Using physical lights

REDsdk is both a real-time and a photo-realistic rendering engine. Therefore, the lighting part of the API contains a lot of different lights, for different needs. Real-time graphics have used centric lights for years due to the fact that the lighting cast by these lights was easy to calculate on graphics hardware. Now, in the real world, these lights don't exist at all. All real lights have an emitting geometry. It can be a lamp bulb filament, a neon filled with gas a sun disk or any other shape. But in all circumstances it's not a single point in space.

Centric lights vs. physical lights

So, a physical light has a shape. Consequently, it produces a much smoother lighting than the one produced by a point light. The image below illustrates this fact:

A centric light produces hard lighting and shadows compared to area lights

To reach a high level of realism, we'll need to use realistic lights. Of course, there's no free lunch here...a physical light contribution takes more time to compute than the contribution of a point light; but it's a necessary step to get realistic looking images.

Please only use physical lights!

A physical light uses physically correct units. If you look at the RED::IPhysicalLightShape API you'll see that the lighting intensity of a physical light is set using a luminous flux value or power values in Watts. Non physical lights have no lighting units: unit-less values are supplied instead.

So the two types of lights don't coexist well in a scene. Either all lights are physical or they aren't. Any combination of the two will result in bad looking scenes with overbright lights, or lights that are not strong enough.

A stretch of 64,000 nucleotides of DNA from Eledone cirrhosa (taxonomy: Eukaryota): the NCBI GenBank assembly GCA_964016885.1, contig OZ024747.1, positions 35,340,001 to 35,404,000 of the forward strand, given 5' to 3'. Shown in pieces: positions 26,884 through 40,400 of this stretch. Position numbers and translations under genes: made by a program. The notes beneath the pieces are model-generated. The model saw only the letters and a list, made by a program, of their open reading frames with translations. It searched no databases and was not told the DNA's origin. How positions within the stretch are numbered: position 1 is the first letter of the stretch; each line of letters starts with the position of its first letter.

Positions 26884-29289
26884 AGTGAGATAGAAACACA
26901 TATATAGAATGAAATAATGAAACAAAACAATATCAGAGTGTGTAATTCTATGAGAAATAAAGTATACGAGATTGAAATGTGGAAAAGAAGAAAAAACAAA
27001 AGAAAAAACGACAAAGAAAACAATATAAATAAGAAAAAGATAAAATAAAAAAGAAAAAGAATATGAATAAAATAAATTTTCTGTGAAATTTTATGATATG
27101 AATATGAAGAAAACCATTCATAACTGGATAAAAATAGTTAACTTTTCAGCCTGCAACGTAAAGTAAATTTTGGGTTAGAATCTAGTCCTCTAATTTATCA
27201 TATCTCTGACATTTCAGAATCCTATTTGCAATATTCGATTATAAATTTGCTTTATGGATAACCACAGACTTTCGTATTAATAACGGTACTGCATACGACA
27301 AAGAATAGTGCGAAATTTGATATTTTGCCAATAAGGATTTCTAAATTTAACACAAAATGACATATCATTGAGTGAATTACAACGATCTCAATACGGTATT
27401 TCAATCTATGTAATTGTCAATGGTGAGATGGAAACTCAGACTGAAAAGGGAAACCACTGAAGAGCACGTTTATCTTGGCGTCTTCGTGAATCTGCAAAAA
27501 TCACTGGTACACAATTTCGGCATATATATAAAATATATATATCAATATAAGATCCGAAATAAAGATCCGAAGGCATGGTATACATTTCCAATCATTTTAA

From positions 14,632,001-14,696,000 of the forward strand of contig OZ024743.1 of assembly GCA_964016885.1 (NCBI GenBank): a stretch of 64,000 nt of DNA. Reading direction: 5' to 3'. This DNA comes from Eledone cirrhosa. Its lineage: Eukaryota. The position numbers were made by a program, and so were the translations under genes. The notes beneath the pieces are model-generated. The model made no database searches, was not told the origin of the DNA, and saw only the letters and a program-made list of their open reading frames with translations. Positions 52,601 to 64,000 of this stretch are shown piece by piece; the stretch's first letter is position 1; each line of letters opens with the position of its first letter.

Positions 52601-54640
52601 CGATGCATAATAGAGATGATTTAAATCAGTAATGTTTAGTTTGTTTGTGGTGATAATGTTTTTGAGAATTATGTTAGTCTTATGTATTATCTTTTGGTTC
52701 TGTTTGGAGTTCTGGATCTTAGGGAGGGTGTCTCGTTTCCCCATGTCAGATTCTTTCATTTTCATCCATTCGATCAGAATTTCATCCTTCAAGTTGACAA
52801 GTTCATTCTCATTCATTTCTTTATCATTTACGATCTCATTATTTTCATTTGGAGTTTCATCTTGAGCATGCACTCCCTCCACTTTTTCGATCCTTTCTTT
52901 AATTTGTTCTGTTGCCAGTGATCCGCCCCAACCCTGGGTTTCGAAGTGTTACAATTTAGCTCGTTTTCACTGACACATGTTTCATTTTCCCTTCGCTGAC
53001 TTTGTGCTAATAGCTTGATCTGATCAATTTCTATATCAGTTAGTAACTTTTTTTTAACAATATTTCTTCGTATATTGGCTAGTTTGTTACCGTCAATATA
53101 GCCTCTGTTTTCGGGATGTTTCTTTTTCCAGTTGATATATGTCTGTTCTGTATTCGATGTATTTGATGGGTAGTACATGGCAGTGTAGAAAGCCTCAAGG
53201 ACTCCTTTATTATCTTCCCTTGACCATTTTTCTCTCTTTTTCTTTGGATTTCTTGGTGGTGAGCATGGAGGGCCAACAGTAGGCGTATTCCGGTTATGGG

A physical light has a quadratic decay attenuation, which corresponds to a physically correct decay. It's NOT equivalent to a 1 / ( distance * distance ) decay that can be set on a non physical point light. A point light using a quadratic decay has an intensity getting infinitely high as the lit point moves toward the light; which is not the case of a physical light.

Among all the lights that exist in REDsdk, only a few of them are physically correct:

Non-physical lightsPhysical lights
Ambient light
Point light
Spot light
Directional light
Beam light
Area light.
Physical light
Sun light
Sky light.

Using correct modelling units

It's just a reminder, but an important one: physical lights are setup using physically correct intensities. Therefore, these lights should be used in scenes defined with physically correct units. The RED::IPhysicalLightShape::SetEmitter method uses a 'iScale' parameter that defines the conversion between the model units and meters. This is important. If a closed room is 10 kilometers wide instead of 10 meters, a 60 Watts lamp bulb won't produce anything visible!

Using shapes for physical lights

Realism is the result of a combination of different factors. One of them, besides the real shapes for lamps is to have real light support geometries. Many softwares don't have the necessary functions to add light supports. Consequently, as we pointed out in the first page of this book, lights may seem to float in the air, which is not good at all for realism.

A few example of light support geometries

Light support geometries models can be purchased for a few dollars or euros on 3d market places. Such meshes should be easy to add in all applications targeting high quality images.